My shower involved a chair from the dining room in my shower, a small step stool and my mom literally hosing me down like an animal and it was the most humiliating experience ever. Honestly I’m not sure how much of it was tears and how much of it was shower water. Aside from the pain, there was fear of slipping and a whole heap of realization falling down on me. Damn, this recovery is going to be vastly different than I thought it would be. 

Maybe I was overly optimistic or maybe I just had no freaking clue what to expect, but I for real thought I would be walking in a week or two and definitely behind the wheel and back in the gym. As a dancer and someone who is extremely active, watching my left leg soar through the exercises that my physical therapists guided me through, while my right leg is unable to leave the ground was tough to take. Still is. I have had several moments of sheer hopelessness and discouragement and, on the complete other end of the spectrum, moments of accomplishment that come from the slightest movements that I never thought I would consider a success.

By the end of the first week, I was running out on my pain medication and we had failed to taper off gradually. On Sunday, I had only Tylenol and was feeling great. I was up and about more than I had been, my at-home PT exercises went great and I even showered standing up and without much assistance (thank fcking god).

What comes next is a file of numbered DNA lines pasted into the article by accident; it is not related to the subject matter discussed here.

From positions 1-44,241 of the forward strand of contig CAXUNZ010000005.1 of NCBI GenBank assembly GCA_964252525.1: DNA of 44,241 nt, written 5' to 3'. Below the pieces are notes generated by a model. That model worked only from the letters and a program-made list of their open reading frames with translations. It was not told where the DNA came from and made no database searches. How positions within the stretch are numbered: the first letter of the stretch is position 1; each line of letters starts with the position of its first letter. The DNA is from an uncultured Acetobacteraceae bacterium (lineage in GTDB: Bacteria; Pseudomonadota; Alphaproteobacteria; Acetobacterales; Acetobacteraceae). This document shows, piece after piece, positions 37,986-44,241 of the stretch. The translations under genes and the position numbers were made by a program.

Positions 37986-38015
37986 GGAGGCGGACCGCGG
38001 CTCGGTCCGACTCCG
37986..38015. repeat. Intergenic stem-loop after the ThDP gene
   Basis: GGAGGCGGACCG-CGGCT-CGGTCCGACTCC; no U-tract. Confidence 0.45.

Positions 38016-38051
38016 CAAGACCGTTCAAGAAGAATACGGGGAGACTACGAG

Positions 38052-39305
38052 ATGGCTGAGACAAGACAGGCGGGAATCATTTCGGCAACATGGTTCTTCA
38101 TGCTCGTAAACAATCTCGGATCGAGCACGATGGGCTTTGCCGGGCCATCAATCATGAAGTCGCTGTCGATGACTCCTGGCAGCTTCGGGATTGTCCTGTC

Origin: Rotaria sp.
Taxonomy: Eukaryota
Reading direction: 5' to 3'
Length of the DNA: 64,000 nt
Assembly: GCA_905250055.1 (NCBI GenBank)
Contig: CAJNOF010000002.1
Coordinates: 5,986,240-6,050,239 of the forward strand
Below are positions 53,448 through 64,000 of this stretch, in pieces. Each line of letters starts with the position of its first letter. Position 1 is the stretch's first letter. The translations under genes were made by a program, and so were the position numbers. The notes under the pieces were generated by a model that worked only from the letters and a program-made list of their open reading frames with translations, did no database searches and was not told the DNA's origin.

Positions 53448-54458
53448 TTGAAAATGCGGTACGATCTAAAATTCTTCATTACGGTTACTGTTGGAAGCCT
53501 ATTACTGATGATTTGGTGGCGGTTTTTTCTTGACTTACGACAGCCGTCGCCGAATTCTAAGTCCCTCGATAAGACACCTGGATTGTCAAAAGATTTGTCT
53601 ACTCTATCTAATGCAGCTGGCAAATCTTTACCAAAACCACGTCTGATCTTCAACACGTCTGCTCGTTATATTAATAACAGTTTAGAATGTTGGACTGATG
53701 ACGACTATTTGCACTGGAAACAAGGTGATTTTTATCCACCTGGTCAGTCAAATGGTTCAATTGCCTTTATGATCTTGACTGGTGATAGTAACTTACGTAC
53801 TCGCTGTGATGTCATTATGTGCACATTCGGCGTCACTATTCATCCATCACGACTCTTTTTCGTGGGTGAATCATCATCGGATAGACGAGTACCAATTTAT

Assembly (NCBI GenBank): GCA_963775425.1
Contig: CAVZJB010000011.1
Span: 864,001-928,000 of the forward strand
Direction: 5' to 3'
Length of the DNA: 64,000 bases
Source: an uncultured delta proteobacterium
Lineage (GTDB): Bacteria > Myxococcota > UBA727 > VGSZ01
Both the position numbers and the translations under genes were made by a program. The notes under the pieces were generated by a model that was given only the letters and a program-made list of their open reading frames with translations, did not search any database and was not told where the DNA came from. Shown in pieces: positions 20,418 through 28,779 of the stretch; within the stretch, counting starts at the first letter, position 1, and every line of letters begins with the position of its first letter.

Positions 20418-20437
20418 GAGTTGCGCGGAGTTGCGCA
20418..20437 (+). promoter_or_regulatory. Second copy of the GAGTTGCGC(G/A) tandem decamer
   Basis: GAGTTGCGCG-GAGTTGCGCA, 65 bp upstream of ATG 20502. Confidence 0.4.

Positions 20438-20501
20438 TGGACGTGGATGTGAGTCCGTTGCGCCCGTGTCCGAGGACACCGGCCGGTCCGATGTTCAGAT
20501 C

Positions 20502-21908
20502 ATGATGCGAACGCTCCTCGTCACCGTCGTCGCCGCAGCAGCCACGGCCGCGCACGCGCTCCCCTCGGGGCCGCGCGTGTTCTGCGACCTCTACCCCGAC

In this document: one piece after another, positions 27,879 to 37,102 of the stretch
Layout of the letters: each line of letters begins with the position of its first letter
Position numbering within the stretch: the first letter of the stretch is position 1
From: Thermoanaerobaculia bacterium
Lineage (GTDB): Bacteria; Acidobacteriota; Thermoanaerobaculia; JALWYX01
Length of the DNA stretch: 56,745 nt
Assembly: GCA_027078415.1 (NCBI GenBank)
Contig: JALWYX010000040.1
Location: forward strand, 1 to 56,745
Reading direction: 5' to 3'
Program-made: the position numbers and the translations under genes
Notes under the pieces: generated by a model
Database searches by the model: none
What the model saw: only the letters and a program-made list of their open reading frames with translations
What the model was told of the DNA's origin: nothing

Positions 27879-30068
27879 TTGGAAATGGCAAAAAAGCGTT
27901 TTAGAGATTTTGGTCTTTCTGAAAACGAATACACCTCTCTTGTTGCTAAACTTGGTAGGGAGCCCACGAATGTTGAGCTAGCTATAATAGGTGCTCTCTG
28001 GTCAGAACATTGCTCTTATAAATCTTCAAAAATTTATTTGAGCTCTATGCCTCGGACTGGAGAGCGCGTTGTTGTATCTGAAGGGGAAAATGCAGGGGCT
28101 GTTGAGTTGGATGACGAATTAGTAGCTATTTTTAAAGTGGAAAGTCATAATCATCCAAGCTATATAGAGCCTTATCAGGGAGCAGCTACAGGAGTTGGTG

~iTs ThE lItTlE tHiNgS~

By this point, I had found that doing little things like doing my hair or wearing matching pajamas during the day helped me feel more put together and less miserable. So my mom picked up a cute little set for me to put on. I felt on top of the world…until Monday. I woke up in the middle of the night Monday in excruciating pain and struggled to get back to sleep. I think what happened was that when I was feeling good and “not even on pain meds!” I definitely was still on meds. Although I didn’t take any that day, I had an entire prescription bottle of oxycodone in my system still from throughout the week and once that had pretty much left my system I was in for it. 

 

 

Week one was a hazy blur filled with tears, pain meds and hard realizations. I had weird dreams almost nightly and had to sleep on the couch because I was unable to get myself on the bed, even with help. It took us 3 hours to figure out how to adjust the brace once we took out all of the stuff wrapped around my knee off and over an hour to navigate the first shower experience. I woke my mom up one night to ask her if she had enough zucchinis (???) for the zucchini bread that she wasn’t making and hasn’t made in maybe a decade. Thank you, narcotics. I couldn’t activate my quad and had to come to terms with the fact that this was going to be a long haul. I knew after week one that I would never take movement for granted again.